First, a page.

The Western Conference finals generated a lot of conversation about tactics and matchups. Lineups were scrutinized, the length and athleticism of the Thunder were deemed A Problem for the Warriors, and everyone wondered how Steph Curry was supposed to regain his balance amid all those long arms and all that switching. The answer to that question turned out to be, “Go be Steph Curry.”
During long stretches of the series, Curry looked lost. Every time he came off of a screen there was a seven-footer waiting there to hound him out of his shooting rhythm. Curry only ever needs the slightest bit of space to get a shot off, but the Thunder succeeded in tightening those spaces just enough to make Curry think twice. If the Thunder had pulled this out, the enduring image of this series might have been Curry hitching and stuttering on the perimeter, or nervously passing his way out of open shots in the paint.
In Game 7, Curry finally stopped looking for the space he’s grown accustomed to and just shot through what the Thunder were giving him. His first three of the game was a signal of what was to come. Curry found himself on the wing with Steven Adams checking him, and instead of calling for a screen or trying to cross Adams up, Curry set his feet and bombed one right in the big man’s mustache:
And that’s pretty much how the game went. Curry got loose with a few crossovers and step-backs—he put poor Steven Adams on the dance floor on two particularly cruel occasions—but he also went along just shooting the ball over the long arms that had previously caused him so much trouble. His most absurd shot wasn’t even a three, but a layup that ended the first half. Curry drove straight into Serge Ibaka and Kevin Durant, a decision that seemed destined to end with Curry getting his layup attempt swallowed in embarrassing fashion. But Curry, with his left hand, somehow managed to dot the top of the backboard and secure the bucket that would start a 32-12 run and wrap up the series for the Warriors.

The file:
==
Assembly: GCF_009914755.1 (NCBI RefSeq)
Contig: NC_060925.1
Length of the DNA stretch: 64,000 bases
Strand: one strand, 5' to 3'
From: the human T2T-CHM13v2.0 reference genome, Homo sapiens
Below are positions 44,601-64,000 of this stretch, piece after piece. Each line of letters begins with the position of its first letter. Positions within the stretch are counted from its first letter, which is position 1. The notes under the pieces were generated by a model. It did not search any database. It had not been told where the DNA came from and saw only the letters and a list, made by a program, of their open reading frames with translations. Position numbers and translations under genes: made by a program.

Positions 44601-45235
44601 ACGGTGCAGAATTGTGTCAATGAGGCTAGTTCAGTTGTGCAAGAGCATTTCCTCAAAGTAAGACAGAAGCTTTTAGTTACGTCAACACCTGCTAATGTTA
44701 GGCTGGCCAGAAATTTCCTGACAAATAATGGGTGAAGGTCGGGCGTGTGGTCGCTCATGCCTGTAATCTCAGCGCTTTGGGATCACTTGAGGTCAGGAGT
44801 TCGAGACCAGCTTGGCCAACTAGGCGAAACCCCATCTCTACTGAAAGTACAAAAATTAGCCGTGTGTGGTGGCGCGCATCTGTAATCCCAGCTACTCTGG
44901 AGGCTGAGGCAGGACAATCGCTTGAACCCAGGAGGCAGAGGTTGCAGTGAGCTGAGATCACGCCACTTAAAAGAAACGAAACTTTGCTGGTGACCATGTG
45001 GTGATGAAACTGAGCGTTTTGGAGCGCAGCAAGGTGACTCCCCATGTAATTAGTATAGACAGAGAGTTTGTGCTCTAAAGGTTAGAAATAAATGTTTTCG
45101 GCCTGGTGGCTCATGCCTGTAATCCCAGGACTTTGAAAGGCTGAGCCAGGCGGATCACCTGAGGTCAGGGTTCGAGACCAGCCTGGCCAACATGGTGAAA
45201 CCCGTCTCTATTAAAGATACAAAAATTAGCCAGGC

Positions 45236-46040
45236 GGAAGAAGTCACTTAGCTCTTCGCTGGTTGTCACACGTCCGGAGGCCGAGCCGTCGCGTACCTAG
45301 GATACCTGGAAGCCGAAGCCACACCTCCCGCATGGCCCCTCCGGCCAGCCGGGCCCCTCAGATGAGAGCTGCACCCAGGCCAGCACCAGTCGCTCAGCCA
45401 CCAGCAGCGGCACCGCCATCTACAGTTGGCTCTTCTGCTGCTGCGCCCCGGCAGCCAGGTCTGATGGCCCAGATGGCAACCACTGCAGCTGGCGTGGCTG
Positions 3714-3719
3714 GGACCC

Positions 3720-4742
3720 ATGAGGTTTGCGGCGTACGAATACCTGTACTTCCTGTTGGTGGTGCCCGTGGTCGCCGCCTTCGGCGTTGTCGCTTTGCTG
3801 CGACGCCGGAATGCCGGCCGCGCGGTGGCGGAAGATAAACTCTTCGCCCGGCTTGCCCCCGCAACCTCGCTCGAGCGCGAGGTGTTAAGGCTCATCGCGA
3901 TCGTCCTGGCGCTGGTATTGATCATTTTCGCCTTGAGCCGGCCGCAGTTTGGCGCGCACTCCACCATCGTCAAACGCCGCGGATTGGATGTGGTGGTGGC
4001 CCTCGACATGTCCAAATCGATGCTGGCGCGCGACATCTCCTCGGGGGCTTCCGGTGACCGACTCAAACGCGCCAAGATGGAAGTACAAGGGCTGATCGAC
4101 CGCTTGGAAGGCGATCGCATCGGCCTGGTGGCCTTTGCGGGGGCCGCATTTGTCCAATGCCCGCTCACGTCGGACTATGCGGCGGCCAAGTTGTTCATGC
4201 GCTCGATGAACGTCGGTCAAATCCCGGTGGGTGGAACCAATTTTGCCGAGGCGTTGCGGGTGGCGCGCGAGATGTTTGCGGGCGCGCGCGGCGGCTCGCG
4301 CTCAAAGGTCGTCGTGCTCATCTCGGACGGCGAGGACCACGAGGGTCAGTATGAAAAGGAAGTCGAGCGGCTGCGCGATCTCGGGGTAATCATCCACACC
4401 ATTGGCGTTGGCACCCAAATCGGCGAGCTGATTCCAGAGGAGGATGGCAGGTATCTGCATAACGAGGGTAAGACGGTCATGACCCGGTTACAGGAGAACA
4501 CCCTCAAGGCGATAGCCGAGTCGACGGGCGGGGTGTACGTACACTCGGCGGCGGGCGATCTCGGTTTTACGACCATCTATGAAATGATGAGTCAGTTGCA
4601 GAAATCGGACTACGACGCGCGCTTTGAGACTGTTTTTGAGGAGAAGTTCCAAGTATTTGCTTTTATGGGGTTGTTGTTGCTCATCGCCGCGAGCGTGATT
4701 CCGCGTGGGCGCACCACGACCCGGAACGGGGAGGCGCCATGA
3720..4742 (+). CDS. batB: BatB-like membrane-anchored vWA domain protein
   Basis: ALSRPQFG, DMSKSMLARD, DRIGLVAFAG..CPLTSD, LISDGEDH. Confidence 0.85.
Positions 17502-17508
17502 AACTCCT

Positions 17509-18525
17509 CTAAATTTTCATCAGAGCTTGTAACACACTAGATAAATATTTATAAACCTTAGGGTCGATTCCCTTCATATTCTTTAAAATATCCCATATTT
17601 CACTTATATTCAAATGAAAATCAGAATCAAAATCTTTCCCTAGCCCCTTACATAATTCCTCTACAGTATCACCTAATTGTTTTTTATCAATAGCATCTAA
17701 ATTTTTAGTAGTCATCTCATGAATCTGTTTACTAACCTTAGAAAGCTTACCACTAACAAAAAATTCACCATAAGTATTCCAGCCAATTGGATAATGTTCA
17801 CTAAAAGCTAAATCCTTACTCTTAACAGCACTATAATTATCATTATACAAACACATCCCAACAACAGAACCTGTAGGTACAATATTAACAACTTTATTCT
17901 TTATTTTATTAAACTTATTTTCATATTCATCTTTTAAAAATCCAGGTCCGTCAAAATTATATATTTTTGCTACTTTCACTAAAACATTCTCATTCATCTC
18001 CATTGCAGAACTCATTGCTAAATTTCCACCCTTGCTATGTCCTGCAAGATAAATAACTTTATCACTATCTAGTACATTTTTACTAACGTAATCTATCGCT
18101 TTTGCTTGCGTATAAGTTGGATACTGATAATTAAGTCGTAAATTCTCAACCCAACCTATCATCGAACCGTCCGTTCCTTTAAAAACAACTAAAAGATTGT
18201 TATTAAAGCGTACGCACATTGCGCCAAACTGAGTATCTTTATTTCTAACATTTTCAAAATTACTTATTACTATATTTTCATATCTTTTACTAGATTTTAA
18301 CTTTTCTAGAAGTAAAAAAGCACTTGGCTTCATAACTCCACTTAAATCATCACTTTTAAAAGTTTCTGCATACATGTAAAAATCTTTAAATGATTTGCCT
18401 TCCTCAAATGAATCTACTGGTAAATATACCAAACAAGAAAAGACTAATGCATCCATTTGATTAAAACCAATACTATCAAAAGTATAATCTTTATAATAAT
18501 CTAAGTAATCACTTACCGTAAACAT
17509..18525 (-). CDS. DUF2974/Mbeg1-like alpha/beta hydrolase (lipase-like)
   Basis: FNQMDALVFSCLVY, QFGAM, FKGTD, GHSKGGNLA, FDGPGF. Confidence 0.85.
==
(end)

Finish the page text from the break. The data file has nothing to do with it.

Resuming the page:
This is how tactics stop mattering. It doesn’t feel like an exaggeration to say that there was literally nothing the Thunder could have done to stop Curry last night. What sorts of adjustments are supposed to be made in order to slow down a guy who hits shots that appear to be rendered via CGI? The Thunder had the length and the effort necessary to make life as hard as possible for Curry, and they were largely successful in doing so through the first six games of the series. That all stopped mattering in Game 7, because the best shooter in NBA history remembered that he’s the best shooter in NBA history precisely because there is no countermeasure he can’t shoot over. Once that belief took hold, there was no scenario that didn’t end with the Thunder going home.